Appleton's Cyclopedia of American Biography, edited by James
Grant Wilson, John Fiske and Stanley L. Klos. Six volumes, New York: D. Appleton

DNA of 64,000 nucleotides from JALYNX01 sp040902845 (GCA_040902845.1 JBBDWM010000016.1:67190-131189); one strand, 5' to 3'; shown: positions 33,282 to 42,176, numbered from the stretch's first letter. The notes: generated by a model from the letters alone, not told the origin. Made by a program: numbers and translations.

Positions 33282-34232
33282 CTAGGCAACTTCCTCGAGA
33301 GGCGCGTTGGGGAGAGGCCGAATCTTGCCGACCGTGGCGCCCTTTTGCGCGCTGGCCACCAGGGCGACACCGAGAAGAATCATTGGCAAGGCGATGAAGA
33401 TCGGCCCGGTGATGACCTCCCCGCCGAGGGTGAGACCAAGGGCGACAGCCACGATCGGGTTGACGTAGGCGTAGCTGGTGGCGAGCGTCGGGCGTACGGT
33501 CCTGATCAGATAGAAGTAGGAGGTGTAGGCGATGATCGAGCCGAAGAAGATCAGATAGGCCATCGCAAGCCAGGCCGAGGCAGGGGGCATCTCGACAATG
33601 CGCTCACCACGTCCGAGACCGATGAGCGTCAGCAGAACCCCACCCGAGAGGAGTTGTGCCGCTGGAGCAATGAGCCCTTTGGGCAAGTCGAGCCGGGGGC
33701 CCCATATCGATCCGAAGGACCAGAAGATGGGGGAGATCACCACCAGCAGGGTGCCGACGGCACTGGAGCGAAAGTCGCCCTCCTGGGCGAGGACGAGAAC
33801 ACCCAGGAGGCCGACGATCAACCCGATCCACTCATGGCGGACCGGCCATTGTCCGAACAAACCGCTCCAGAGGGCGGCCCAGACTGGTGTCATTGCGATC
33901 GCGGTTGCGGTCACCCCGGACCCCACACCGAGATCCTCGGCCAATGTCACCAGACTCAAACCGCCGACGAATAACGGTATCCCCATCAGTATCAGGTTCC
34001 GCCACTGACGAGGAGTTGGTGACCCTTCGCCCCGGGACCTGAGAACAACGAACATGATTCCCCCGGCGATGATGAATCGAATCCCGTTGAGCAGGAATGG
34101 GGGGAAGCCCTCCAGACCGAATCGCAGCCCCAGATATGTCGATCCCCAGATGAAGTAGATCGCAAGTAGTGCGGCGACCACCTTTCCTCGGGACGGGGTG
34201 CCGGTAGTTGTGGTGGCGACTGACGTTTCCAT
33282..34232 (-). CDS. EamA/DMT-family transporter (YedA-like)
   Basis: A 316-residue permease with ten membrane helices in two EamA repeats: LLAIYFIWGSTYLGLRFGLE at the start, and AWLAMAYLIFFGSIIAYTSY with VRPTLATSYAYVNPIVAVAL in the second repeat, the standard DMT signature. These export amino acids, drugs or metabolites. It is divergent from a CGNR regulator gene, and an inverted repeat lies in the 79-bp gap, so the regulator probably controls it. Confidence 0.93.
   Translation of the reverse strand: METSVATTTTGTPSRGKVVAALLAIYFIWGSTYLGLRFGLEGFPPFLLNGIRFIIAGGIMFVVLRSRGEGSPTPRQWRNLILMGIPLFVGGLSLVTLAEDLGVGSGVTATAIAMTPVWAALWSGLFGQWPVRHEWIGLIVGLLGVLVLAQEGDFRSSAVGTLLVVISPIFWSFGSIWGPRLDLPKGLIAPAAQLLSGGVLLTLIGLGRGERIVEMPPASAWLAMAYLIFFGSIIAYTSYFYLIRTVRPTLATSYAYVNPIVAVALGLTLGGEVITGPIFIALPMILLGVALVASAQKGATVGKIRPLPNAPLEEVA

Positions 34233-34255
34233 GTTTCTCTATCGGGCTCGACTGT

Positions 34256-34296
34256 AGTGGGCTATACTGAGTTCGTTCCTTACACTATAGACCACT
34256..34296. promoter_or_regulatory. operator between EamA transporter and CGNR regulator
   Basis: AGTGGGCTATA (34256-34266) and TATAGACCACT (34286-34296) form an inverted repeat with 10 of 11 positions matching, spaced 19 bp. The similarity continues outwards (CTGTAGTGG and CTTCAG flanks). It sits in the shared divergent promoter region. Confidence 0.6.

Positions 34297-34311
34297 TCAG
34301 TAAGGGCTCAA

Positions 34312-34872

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MORRIS, Edmund, journalist, born in Burlington, New Jersey, 28 August, 1804; died there, 4 May, 1874. He received a good English education, learned the trade of a printer, and at twenty years of age was editor and publisher of the "Bucks County Intelligencer" at Doylestown, Pennsylvania He subsequently conducted the" Ariel" and the "Saturday Evening Bulletin" of Philadelphia, where he introduced the custom of selling newspapers on the streets. After editing and publishing for several years the Burlington, New Jersey, " Gazette," he removed in 1855 to Trenton, New Jersey, and took charge for two years of the "New Jersey State Gazette." In 1857 he returned to Burlington and resided there until his death. During and after the war he wrote regularly for the "New York Tribune," and was otherwise a frequent contributor to the press. He devoted much attention to the subject of farming, publishing "Ten Acres Enough," an attempt to teach the advantages of intensive cultivation, and " How to Get a Farm and Where to Find One" (New York, 1864), and "Farming for Boys" (Boston, 1868). He also edited " Derrick and Drill" (New York, 1865), a compilation of information regarding the oil-fields of Pennsylvania. He wrote several pamphlets on silk-culture mid other practical subjects, and made numerous inventions. He is said to have been the first in this country to print in more than one color. Mr. Morris was a member of the Society of Friends, and for years an earnest Abolitionist.
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